The Dodge Avenger, discontinued in the spring of 2014, is a mid-size four-door sedan that might well be invisible if it weren't for its appearance in rental-car fleets across the country.

With an all-new Chrysler 200 launched for 2015, the Avenger lost its twin under the skin, and so it's been quietly retired and won't be replaced immediately--if ever.

In its later years, the Avenger was clearly uncompetitive with perennial segment leaders like the Honda Accord and Toyota Camry, not to mention the hard-charging and ambitious second-tier entrants

While its engine and transmission options were updated, and it received a very mild mid-cycle refresh to its styling,

The Avenger's bold styling camouflaged an unremarkable sedan that struggles to compete with more refined competitors.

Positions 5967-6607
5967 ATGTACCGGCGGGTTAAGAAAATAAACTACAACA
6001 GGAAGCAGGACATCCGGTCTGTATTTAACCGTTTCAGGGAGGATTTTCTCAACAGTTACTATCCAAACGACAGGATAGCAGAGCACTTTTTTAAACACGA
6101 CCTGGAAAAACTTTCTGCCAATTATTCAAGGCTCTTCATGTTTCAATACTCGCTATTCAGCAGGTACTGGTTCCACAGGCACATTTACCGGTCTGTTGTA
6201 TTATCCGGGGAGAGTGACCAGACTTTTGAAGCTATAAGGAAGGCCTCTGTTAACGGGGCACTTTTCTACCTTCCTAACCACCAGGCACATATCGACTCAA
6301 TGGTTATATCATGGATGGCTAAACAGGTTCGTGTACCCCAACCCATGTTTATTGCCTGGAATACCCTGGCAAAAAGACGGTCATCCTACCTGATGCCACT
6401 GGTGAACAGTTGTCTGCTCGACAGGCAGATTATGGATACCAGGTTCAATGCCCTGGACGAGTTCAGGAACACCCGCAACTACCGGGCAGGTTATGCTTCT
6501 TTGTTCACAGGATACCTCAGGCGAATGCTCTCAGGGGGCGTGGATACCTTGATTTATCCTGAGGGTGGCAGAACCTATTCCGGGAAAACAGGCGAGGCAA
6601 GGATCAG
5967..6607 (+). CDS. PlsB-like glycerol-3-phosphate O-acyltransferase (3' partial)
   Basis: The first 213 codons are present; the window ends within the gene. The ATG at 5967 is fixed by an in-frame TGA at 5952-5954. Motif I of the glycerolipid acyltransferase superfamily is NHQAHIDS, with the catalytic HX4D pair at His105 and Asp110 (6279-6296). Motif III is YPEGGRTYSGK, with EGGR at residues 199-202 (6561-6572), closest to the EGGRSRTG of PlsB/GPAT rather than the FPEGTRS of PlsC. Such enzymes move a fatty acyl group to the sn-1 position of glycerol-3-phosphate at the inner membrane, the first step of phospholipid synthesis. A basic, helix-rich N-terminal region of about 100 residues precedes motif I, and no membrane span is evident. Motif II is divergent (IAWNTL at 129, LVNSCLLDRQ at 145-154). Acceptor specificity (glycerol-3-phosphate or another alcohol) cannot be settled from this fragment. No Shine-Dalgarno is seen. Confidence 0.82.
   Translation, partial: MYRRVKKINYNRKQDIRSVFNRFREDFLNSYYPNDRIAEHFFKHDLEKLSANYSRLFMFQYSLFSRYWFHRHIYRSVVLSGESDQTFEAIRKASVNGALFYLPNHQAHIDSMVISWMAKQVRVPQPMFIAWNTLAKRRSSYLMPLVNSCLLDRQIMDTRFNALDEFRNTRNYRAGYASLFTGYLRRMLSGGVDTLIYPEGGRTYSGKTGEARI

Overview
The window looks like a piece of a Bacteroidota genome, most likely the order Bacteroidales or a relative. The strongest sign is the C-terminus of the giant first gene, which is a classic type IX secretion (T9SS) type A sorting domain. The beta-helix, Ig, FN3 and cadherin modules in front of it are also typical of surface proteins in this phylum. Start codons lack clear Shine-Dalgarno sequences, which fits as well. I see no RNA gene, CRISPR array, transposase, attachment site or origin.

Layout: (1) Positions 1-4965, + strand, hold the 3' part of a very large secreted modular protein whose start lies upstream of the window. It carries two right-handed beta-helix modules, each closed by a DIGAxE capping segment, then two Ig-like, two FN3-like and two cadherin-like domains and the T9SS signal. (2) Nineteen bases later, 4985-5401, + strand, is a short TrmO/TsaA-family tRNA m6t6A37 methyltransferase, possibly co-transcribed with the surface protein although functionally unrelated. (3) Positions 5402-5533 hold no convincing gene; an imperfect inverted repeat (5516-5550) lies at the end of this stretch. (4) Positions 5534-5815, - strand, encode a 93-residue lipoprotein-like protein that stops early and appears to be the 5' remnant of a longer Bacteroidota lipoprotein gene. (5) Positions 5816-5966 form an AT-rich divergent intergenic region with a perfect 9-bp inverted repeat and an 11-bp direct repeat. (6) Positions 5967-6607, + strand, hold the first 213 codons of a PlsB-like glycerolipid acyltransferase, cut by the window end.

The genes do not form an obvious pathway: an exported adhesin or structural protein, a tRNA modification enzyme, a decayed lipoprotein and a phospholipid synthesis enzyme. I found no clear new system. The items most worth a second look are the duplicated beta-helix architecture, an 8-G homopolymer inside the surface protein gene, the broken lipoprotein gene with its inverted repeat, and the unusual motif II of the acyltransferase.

Historically, materials and build quality were an issue for the Avenger, and its safety ratings always lagged the competition.

The Dodge Avenger made its 2008 debut with a choice of three engines: a base 2.4-liter four-cylinder came with base cars, while higher-priced versions could be outfitted

All-wheel drive was offered for a short time, but has been deleted as Avenger sales have dropped. The Avenger's cabin is spacious, and its chunky styling has some appeal,

The 173-hp four is among the least pleasing four-cylinders in the Avenger's class, which includes the Ford Fusion and Volkswagen Jetta and the Hyundai Sonata.

The smaller V-6 engine has been dropped, leaving the front-drive Avenger with its top engine choice as the 235-hp V-6.

The Avenger was carried over for two more model years, 2013 and 2014, with only a few minor changes and a few new options, including an enhanced Rallye Appearance package

That car, sold from 1995 to 2000, offered handsome lines that disguised its origins as a Mitsubishi Galant--or, in Chrysler terms, a Dodge Stratus sedan.